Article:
A therapist presented a man of just 41 years who, as a result of Multiple Sclerosis, was confined to a wheel chair with just a few remaining capacities which were diminishing almost daily. The thera- pist was worried because she found herself feeling in agreement with her client’s expressed wish he would die to to end his suffering. I was surprised at how little she knew about his life. She said she felt uncomfortable about asking him any questions about his life. It seemed that there was an em- bargo on curiosity in her and her client. When her client later talked more about his life he revealed poor relationships with both parents which seemed connected with his decision to have no children of his own. He described long periods of his mother being ill and absent when he was in his teens which I thought could be a screen memory (Freud, 1899) for earlier maternal absences. Undoubted- ly illnesses like Multiple Sclerosis are ghastly to bear but they are likely to be even more unbearable when needs have not been adequately met in the early dependency relationship which leaves appre- hension about becoming dependent again.

A woman in her mid fifties, under the care of a hospice was referred for therapy. She was at the time still managing to live on her own. The therapist mentioned almost in passing that she had ‘MS’ and went on to speak about this woman’s keen interest in exploring aspects of her early life. I returned to her Multiple Sclerosis and suggested that perhaps looking backwards in time might be taking her away from a difficult present. When the therapist brought this woman again he said that when he asked her more about her illness he discovered she had a rare form of Multiple Sclerosis which meant she could die at any time. She started talking about how hard it was being so alone. She blamed herself for causing her illness believing it was the result of her anger with her partner when they separated. She described a harrowing relationship with her sister who was often cruel to her. I thought what was coming to light was how a cruel superego, an internal version of her cruel sister, was very punitive, blaming her for loneliness and for having Multiple Sclerosis.

When the nature of this client’s Multiple Sclerosis and the likelihood of her death was taken up this client admitted that she thought about dying every day. This meant the matter of time and how long she might live, and what her priorities might be in the remaining time could be addressed. Whilst supervising therapy with those who are terminally ill I often raise the question of the client’s pro- gnosis and how long the client expects to live. Undoubtedly these are difficult questions to ask but, as Dr Atul Gawande (2014) has highlighted, important questions like these are rarely addressed with those who are terminally ill. Gwande discusses how hard it is for doctors to acknowledge the limits of the relentless treatments they feel obliged to offer terminally ill patients. He found there is frequently a great deal of relief when patients are asked how much time they think they have left, and when they are prompted to think about their priorities in the time remaining. He also observed some patients were not able to talk about these issues and might benefit from psychotherapeutic help in order to do so.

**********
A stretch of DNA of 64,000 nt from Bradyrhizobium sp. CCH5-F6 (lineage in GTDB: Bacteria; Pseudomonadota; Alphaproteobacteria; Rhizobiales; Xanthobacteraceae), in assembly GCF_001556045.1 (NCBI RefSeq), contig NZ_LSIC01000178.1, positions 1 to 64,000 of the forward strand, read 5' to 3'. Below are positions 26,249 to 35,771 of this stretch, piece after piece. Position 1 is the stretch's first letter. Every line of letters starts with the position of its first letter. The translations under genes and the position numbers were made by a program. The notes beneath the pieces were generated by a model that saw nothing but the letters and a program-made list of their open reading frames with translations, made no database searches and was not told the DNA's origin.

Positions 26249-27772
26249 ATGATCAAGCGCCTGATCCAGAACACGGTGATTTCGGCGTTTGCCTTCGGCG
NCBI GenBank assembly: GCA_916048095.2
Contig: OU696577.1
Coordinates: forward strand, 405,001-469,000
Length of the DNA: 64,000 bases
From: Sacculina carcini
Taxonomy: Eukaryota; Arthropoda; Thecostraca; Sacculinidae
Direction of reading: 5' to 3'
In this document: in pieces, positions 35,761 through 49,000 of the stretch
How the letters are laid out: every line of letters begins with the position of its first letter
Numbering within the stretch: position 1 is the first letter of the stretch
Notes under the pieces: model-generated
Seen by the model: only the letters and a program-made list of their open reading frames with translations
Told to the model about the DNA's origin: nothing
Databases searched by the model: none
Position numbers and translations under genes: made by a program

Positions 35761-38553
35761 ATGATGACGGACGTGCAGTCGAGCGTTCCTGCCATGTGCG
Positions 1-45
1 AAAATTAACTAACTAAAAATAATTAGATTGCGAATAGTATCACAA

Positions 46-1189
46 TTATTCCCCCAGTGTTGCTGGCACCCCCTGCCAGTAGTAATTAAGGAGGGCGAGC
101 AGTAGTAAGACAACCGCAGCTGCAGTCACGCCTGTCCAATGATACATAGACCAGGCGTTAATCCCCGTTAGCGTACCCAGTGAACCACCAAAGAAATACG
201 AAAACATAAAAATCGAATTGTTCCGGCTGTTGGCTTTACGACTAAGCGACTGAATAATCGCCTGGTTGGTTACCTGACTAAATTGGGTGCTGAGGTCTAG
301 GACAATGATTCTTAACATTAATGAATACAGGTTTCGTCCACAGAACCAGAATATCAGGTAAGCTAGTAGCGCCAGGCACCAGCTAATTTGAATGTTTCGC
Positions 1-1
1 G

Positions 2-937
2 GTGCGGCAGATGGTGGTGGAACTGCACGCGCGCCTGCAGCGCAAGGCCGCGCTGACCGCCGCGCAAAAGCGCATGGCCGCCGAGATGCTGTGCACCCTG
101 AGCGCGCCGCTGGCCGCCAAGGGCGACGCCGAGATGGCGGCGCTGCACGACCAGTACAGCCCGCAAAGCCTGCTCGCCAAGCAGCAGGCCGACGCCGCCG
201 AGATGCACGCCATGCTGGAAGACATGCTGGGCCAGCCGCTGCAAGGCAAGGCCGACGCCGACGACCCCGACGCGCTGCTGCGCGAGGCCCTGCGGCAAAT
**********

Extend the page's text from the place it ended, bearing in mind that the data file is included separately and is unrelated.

Fears of Death

Fears of death are much denied and the counter-transference indications of unconscious fears of death tend to be oblique and difficult to unravel. The following vignettes illustrate some of the dif- ferent disguises these fears may manifest in the counter-transference.

I was asked to see a man in his early seventies who was a patient in a day hospital in a specialist mental health service for older people. He was discharged to the day hospital from an in-patient ward where he had been admitted because of a suicide attempt. When I saw him he still had occa- sional thoughts of suicide but was no longer regarded as an active suicide risk. The day hospital staff had reached an impasse with him. He was physically well, had retired on a substantial pension and lived with his wife in a fine house with a garden with which he had been keenly involved. He had also been a regular golfer at the local club where he had friends with whom he socialised. But no longer. His previously active life had come to a standstill. He sat in an armchair at home or the day hospital unwilling to do anything. He agreed to see me though he soon made it clear he felt no need of my help. He offered little of his thoughts and feelings, and gave cryptic answers to ques- tions about his life. I quickly came to appreciate the day hospital staff’s sense of frustration.